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Jim Wilson
 
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Default Failure to get sharp

RWL wrote...

One thing that I notice is that I never get a wire edge on the
flat side when grinding or hand sharpening these. That is
probably a clue to something.


I agree. Given what follows, the most likely suspect is honing technique.
Without knowing your proficiency at honing this kind of edge, it's hard
to say, but if you don't raise a wire, you're simply not going to get a
very sharp edge.

Are you honing both sides of the edge? What is the shape of the blade? If
it's a woodworking blade like a plane iron or chisel, are you flattening
and honing the face (I.e., the back) first? What type and grit of
stone(s) are you using?

It's the same composition as their drill rod which is listed as W-1.


So, it's safe to assume W-1.

I heated the blank with a torch till it was red hot and it was no
longer attracted by a magnet. ... After rapid quenching in water with a
stirring motion, a file would no longer cut the steel.


Now it's hard. So far, so good.

I tempered in a toaster oven.


Ok...

The first blank was ground to its intended angle BEFORE tempering.


Between hardening and tempering? Or before hardening (heat/quench)?

Generally, rough shaping/grinding is done before hardening.

I gournd slowly and no oxide colors developed on the blade edge
as I was grinding.


It's unnecessary to exercise so much caution before hardening. Finish
grinding (after hardening and tempering) is a different story;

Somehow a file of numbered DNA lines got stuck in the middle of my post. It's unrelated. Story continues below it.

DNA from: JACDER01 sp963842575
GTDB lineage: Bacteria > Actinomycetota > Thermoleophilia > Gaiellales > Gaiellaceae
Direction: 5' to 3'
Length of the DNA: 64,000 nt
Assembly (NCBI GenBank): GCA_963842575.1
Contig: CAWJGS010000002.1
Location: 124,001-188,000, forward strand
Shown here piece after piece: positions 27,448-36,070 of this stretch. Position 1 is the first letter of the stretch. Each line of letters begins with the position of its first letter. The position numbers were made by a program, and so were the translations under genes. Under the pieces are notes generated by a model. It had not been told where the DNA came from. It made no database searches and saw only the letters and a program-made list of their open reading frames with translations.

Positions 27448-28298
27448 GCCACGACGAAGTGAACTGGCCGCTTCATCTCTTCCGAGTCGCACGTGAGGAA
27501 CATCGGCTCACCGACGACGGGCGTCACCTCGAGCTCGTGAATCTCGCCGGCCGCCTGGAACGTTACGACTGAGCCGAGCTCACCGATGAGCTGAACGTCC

overheating will ruin the blade's ability to take an edge.

I heated it for 30 min at about 450. I could see the
faintest of yellow oxide color on the blank.


If you cleaned the steel between hardening and tempering, it appears that
the true tempering temperature was under 400. No matter, though, that's a
good temper for edge tools.

I finished by hand stoning the edge...
It's sort of sharp - but like a dull plane blade. It just won't
get sharp.


The second blank I tempered before grinding it to an angle. In this
run, the oven was set to 400 for 30 min, raised to 450 and held for
another 15 min. The blank never got the oxide color. When ground
this one doesn't take an edge either, and doesn't feel quite as
"sharp" as the first one.


If you don't overheat the edge while grinding, it won't affect the
maximum sharpness that the edge can take. However, it's generally a good
idea to temper immediately after hardening, to prevent other bad things
from happening. Rough grind before heat treatment, finish grind and hone
after.

Has anyone had this experience?


It used to be hard for me to get a razor-sharp edge on my plane irons and
chisels. Eventually, I just got the hang of it.

Are they so hard that the edge is breaking off


No. Even at full hardness (no temper), that could not happen with this
type of steel at the grit ranges of any stone intended for honing.

or am I missing something else?


Possibly, but there's not enough info here to know. You've got (or you
had) the thermal processing well enough in hand to make a good edge tool.
The clues to that are (1) you identified the type of steel, (2) you got
it hard (file wouldn't cut it), (3) you succeeded in tempering it (pale
yellow color, and the tool didn't break), and (4) you didn't destroy the
temper (no temper colors while grinding). That pretty much leaves honing.

Good luck,

Jim